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Gentlewoman, good day! I pray you, be my mean
To bring me where to speak with Madam Silvia.
Sil. What would you with her, if that I be she?
ful. If you be she, I do entreat your patience
To hear me speak the message I am sent on.
Sil. From whom?

Jul. From my master, Sir Proteus, madam.
Sil. O, he sends you for a picture.
Ful. Ay, madam.

Sil. Ursula, bring my picture there.


Go give your master this: tell him from me,
One Julia, that his changing thoughts forget,
Would better fit his chamber than this shadow.
Jul. Madam, please you peruse this letter.
Pardon me, madam; I have unadvised
Deliver'd you a paper that I should not:
This is the letter to your ladyship.

Sil. I pray thee, let me look on that again.
Jul. It may not be; good madam, pardon me.
Sil. There, hold!

I will not look upon your master's lines:
I know they are stuff'd with protestations
And full of new-found oaths; which he will break
As easily as I do tear his paper.

Jul. Madam, he sends your ladyship this ring.
Sil. The more shame for him that he sends

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[Exit Silvia, with attendants. Jul. And she shall thank you for't, if e'er you know her.


A virtuous gentlewoman, mild and beautiful!
I hope my master's suit will be but cold,
Since she respects my mistress' love so much.
Alas, how love can trifle with itself!
Here is her picture: let me see; I think,
If I had such a tire, this face of mine
Were full as lovely as is this of hers:
And yet the painter flatter'd her a little,
Unless I flatter with myself too much.
Her hair is auburn, mine is perfect yellow:
If that be all the difference in his love,
I'll get me such a colour'd periwig.
Her eyes are grey as glass, and so are mine:
Ay, but her forehead's low, and mine's as high.
What should it be that he respects in her
But I can make respective in myself,
If this fond Love were not a blinded god?
Come, shadow, come, and take this shadow up,
For 'tis thy rival. O thou senseless form,
Thou shalt be worshipp'd, kiss'd, loved and adored!
And, were there sense in his idolatry,
My substance should be statue in thy stead.
I'll use thee kindly for thy mistress' sake,
That used me so; or else, by Jove I vow,


I should have scratch'd out your unseeing eyes, To make my master out of love with thee! [Exit.


SCENE I. Milan. An abbey.


Egl. The sun begins to gild the western sky; And now it is about the very hour

That Silvia, at Friar Patrick's cell, should

meet me.

She will not fail, for lovers break not hours, Unless it be to come before their time;

So much they spur their expedition.

See where she comes.


Lady, a happy evening!

ful. About my stature; for at Pentecost, When all our pageants of delight were play'd, Our youth got me to play the woman's part, And I was trimm'd in Madam Julia's gown, Which served me as fit, by all men's judgements, As if the garment had been made for me:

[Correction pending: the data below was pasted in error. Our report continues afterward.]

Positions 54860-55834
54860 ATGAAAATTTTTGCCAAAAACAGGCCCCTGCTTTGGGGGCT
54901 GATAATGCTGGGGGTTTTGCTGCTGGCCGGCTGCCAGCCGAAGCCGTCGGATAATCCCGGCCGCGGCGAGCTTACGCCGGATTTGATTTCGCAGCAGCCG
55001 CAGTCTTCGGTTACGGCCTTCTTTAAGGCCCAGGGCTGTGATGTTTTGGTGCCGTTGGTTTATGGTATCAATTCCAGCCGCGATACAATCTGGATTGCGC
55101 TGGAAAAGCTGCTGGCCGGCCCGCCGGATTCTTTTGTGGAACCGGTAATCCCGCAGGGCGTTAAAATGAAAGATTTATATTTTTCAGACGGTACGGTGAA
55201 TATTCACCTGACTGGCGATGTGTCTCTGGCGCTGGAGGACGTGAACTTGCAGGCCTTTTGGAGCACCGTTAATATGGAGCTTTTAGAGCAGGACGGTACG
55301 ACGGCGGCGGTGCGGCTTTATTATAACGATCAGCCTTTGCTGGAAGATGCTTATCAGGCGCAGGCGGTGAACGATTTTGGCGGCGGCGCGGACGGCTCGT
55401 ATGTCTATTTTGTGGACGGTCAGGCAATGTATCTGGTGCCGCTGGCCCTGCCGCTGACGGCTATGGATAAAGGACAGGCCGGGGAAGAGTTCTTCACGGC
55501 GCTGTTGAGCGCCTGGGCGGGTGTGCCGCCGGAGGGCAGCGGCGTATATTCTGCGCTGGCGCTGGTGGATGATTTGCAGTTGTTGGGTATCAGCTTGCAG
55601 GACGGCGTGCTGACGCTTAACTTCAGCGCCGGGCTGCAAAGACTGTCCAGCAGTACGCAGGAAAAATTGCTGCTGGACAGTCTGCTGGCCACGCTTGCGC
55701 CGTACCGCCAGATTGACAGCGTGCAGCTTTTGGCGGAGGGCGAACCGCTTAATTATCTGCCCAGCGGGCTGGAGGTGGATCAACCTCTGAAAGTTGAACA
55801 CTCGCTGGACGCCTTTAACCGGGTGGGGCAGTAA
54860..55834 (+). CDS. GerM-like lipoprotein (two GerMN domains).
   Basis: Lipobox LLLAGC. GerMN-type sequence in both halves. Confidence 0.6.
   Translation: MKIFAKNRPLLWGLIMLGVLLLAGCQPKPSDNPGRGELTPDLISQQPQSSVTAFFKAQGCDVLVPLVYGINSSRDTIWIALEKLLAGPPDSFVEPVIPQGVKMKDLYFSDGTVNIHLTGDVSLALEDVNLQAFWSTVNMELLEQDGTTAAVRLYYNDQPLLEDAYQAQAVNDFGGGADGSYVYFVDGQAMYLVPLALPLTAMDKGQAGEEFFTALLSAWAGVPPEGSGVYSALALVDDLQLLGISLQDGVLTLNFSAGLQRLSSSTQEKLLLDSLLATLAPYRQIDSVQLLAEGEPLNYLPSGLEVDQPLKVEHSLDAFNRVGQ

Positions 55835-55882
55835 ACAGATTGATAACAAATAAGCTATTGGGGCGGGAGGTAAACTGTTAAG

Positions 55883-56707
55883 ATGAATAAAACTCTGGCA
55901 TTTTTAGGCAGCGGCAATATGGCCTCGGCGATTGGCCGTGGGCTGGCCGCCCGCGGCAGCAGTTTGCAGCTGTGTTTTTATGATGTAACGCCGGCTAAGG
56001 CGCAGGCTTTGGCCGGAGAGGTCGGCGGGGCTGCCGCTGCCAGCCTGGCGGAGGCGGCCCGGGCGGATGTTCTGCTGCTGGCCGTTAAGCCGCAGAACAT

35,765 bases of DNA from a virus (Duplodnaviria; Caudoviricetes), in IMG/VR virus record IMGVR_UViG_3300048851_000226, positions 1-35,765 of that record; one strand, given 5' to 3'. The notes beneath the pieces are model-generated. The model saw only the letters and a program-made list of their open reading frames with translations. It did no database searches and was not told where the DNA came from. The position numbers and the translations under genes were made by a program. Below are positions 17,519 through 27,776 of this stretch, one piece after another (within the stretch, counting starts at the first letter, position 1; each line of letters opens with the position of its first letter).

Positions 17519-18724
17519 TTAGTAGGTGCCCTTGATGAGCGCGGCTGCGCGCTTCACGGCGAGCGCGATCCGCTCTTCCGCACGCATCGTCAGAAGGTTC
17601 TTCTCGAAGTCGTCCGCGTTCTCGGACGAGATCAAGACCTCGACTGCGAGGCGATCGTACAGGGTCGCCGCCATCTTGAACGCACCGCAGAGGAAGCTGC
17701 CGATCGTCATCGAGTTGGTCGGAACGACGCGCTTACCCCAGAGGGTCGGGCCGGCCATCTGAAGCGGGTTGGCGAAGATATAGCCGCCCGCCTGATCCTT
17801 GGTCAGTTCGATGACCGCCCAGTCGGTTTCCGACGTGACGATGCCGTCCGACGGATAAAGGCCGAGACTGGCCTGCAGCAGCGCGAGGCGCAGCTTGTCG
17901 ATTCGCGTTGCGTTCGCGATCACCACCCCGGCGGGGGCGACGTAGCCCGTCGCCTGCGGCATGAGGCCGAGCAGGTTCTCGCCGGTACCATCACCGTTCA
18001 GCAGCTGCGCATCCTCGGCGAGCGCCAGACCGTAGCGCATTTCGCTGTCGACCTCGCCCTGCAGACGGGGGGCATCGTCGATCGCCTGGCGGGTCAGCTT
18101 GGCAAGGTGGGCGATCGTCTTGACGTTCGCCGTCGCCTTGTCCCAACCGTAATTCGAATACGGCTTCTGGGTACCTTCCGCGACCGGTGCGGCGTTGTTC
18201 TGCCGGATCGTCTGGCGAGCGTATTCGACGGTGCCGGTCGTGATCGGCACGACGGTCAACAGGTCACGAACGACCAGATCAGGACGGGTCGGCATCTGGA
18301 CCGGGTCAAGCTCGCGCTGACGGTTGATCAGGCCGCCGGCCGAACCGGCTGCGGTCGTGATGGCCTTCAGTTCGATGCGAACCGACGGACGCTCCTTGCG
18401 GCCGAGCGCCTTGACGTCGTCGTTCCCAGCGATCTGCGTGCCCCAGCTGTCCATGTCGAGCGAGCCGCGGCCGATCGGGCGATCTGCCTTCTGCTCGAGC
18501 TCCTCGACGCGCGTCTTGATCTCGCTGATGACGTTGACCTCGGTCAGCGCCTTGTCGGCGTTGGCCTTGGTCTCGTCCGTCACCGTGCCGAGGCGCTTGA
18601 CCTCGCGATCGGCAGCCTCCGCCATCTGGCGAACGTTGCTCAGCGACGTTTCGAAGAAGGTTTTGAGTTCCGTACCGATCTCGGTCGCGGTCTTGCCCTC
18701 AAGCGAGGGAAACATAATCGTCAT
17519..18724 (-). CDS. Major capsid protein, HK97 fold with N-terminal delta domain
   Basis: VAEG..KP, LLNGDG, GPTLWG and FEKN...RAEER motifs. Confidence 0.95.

Sil. Amen, amen! Go on, good Eglamour, Out at the postern by the abbey-wall:

I fear I am attended by some spies.


Egl. Fear not the forest is not three leagues off;

If we recover that, we are sure enough. [Exeunt.

SCENE II. The same.
The DUKE's palace.
Enter THURIO, PROTEUS, and Julia.
Thu. Sir Proteus, what says Silvia to my

Pro. O, sir, I find her milder than she was;
And yet she takes exceptions at your person.
Thu. What, that my leg is too long?
Pro. No; that it is too little.

Thu. I'll wear a boot, to make it somewhat

Jul. [Aside] But love will not be spurr'd to
what it loathes.

Thu. What says she to my face?
Pro. She says it is a fair one.

Thu. Nay then, the wanton lies; my face is


Pro. But pearls are fair; and the old saying is,

Black men are pearls in beauteous ladies' eyes.
Jul. [Aside] 'Tis true; such pearls as put out
ladies' eyes;

For I had rather wink than look on them.
Thu. How likes she my discourse?
Pro. Ill, when you talk of war.

Thu. But well, when I discourse of love and

Jul. [Aside] But better, indeed, when you hold your peace.


Thu. What says she to my valour?
Pro. O, sir, she makes no doubt of that.
Jul. [Aside] She needs not, when she knows
it cowardice.

Thu. What says she to my birth?

Pro. That you are well derived.

Jul. [Aside] True; from a gentleman to a fool.

Thu. Considers she my possessions?

Pro. O, ay; and pities them.

Thu. Wherefore?

Jul. [Aside] That such an ass should owe

Pro. That they are out by lease.
Jul. Here comes the duke.

Enter DUKE.

Duke. How now, Sir Proteus! how now,